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  1. #1
    No One of Consequence wilomn's Avatar
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    Humming Bird Porch

    Late one Winter and the Spring that followed, it was my pleasure as well as duty, to sit upon a porch. It was a nice porch, well used and well taken care of.

    Covered, of course, but not screened. This was not an area favourable to flying bloodsuckers and so no need to hide behind blended wire to be safe from them. The chairs that lived there were old with frames of tubular aluminum bent gracefully with skill from a time when the men making them took actual pride in the work they did. The plastic straps were interwoven with care by well experienced practiced hands. The fact that the vinal cushions with their pattern of vines intricately interwoven around the borders, twining outlining giving the feel of such realness that they themselves were but one step from life made all the more pleasurable the need and satisfaction of it that sitting on those old vinal cushions sitting on the plastic straps interwoven by well experienced hands onto tubes of aluminum gracefully turned and bent at the height of a craft now long forgotten. Or lost. They were quite comfortable to sit in.

    The house behind, freshly painted a cool grey its trim and pristine white that should have been impossible to maintain but by evidence plainly provided was not, green and brown and red, orange and purple everywhere you look, colour exploding in a garden more than fifty years becoming beautiful, intricate, a source of pride for its creator and pleasure its viewer.

    The garden somehow bringing the house, and the porch that fronted it, into a particular clarity. It were as though you were looking though a camera with a telescopic lens, with the background a smear of colour without shape or form completely out of until adjustments are made, complicated extrapolations enacted, and a clarity of perfection is achieved, completed.

    The porch was always in focus. In sharp, clear, detail enhancing focus. I liked this porch. I liked the house behind it. I liked the garden beside it. Though in part my job to be there, that late Winter and the Spring that followed it, it was never a chore, never a burden the way some commitments can be.

    There I saw spiders spin webs, growing larger, more complex as their job of snaring spider suppers with strings sticky with death, their purpose to fill fat with the goo of unlucky hoppers and flyers the bellies of the sticky web spinners, some of which grew to cover spans of several feet with occupants near the size of walnuts, if walnuts had wickedly pointed cephlathoraxes, eight legs covered spines so sharp that just looking at them made me cringe with anticipated pain and eyes, eight of them as well, all shiny and bright, holding secrets of stealth and patience no human will ever hear.

    Sparrows came and went. Geese honked as the glided on the the water in the flood basin a mile to the east, their long glide from the heights to rest and food graceful and noisy. Crows cawed and squabbled, chasing the Red Tails off before they could establish a nest.

    Sycamores lined the front of the property leafing out as the days lengthened, going from hundreds of naked knuckle-gnarled thin twisted fingers of fleshless bone bare of any hint at all of green to being fully fleshed in hundreds of thousands of singing humming orchestra in the breeze, leaves. This was a good porch.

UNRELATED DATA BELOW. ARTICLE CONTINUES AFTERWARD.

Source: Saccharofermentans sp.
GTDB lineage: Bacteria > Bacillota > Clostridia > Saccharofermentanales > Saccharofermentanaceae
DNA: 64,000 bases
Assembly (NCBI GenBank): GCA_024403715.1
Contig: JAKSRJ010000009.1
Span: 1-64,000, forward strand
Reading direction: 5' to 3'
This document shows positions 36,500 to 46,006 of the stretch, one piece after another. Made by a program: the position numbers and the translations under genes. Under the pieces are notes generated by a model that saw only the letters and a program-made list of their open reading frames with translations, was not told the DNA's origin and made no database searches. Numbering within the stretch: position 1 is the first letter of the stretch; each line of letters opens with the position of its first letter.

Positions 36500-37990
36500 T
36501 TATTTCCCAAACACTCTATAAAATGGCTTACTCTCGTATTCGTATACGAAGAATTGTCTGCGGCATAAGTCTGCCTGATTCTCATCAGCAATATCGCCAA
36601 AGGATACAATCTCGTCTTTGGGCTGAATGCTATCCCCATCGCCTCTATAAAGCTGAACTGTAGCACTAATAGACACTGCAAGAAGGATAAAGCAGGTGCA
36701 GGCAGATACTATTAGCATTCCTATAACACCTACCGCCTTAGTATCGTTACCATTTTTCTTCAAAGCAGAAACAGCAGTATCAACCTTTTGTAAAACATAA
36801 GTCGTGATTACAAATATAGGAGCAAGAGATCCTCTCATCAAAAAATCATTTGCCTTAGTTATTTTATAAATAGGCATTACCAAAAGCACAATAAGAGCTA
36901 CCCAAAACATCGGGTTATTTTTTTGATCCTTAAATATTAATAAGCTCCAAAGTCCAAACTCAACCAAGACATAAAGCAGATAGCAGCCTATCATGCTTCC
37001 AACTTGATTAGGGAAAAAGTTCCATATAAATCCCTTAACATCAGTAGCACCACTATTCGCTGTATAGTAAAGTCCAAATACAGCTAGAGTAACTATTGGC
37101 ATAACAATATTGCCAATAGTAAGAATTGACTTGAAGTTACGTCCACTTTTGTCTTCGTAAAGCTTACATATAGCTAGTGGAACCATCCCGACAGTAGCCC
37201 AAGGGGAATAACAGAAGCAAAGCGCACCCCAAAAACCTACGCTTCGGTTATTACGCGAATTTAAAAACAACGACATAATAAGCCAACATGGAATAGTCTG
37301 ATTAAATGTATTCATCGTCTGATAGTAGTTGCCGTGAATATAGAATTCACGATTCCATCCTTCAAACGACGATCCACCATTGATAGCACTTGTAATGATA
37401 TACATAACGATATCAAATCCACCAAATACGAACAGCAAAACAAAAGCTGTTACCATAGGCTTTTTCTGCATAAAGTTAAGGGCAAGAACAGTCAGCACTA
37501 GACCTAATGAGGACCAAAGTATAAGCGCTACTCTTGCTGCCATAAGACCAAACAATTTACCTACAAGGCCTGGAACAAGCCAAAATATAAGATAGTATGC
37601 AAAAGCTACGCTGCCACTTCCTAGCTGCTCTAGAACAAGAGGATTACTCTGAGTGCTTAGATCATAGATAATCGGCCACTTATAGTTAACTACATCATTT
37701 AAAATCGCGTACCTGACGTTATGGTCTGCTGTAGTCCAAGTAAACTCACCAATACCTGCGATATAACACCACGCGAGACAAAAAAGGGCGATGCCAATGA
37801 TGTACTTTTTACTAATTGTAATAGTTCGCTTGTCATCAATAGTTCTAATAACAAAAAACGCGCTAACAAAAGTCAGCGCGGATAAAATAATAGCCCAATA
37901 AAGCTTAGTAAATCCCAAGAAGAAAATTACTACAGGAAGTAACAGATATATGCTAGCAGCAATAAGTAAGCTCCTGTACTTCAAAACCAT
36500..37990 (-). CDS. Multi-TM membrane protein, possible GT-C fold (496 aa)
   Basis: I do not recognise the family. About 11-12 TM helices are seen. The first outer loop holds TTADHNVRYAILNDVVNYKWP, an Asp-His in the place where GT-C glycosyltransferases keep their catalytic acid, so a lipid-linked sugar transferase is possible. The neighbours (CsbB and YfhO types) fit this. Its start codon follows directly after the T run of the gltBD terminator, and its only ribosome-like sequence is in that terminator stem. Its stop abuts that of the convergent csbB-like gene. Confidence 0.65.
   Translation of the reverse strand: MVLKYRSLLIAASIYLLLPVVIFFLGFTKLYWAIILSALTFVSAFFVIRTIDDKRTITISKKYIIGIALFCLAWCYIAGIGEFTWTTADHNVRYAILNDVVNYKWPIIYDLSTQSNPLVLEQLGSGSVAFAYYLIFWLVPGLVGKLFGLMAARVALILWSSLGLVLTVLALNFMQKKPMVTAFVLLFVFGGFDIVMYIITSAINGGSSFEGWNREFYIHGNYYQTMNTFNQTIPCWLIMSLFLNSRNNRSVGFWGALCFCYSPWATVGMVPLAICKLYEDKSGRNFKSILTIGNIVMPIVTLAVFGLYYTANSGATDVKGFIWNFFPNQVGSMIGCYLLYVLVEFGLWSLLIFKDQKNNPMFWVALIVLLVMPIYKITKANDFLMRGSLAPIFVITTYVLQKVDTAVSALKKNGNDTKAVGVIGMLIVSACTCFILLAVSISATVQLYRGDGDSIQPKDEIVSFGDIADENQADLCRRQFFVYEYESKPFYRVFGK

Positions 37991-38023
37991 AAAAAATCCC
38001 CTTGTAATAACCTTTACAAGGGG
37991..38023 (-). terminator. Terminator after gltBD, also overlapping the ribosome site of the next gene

On this porch where sat two thrones of aluminum, plastic and vynal, a work of iron and brick was tasked to keep above, thereby providing shelter from a too hot sun or a too wet rain from those lucky enough to be below, on overhang, a roof.

    There were twists and turns in the iron work, windy bendy parts everywhere you looked. To follow the process its progress made inevitable was pleasant though not always as easy as might be thought, thinking that merely starting at one end, the beginning, following various curls and mobius turns, curves of angles only plants normally attained, up around back upon and through its own self, thereby reaching, or attaining, acquiring, the completion of the journey, the end, didn't always make it so. Finding the end that is.

    My eye, used to smoothly, seemlessly flowing over the course of the iron ribbons intricacies was stopped abruptly, immediately, without any further forward motion.

    There, in the center of a thick pristine white 4 X 8 support beam, was a circular, half inch tall, no bigger around than a silver dollar, looking like a stiff puff of wind would tumble it end over end off the edge of its world, birds nest. In the nest was sitting something small and alive, quivering, eyes ohsobright, a soon to be mother, humming bird.

    Over my next few visits she and her boyfriend could be seen hovering about, feeding on the pink and orange Hibiscus, almost disappearing into the purple and yellow and orange Birds of Paradise and somehow not getting sticky at all in the red and yellow Bottle Brush bush.

    I don't think she was in the nest that first time I saw her. I suppose I must have been still enough, sitting there long enough to make her comfortable, or forgetful, enough, to be willing to nest in her newly built home.

    I suppose that was so because when I shifted to cross my legs that first time we met, she buzzed out of that nest like her tail was on fire. She buzzed and hovered, darting for all she was worth, until I left. Apparently landing was not an option while my presence was detectable. Would she return, her little mind relieved, put at ease, already forgetting that which made her flee?

    She would.

    I know this because upon my next occasion to visit there was evidence. She had not only come back, she had laid eggs. Two of them. Small, very, oval and white. They practically filled the nest all by themselves.

    She must have seen, and heard, me unlocking and opening the gate, the great ornate rod iron gate prone to ear wrending creaks and moans as it was opened, freshly painted the green of ripe Italian Olives which somehow strongly suited it, pillared as it was by giant sycamores whose dark green oceans of leaves and vertical rivers of silver bark blended so well as to almost mask the gate entire.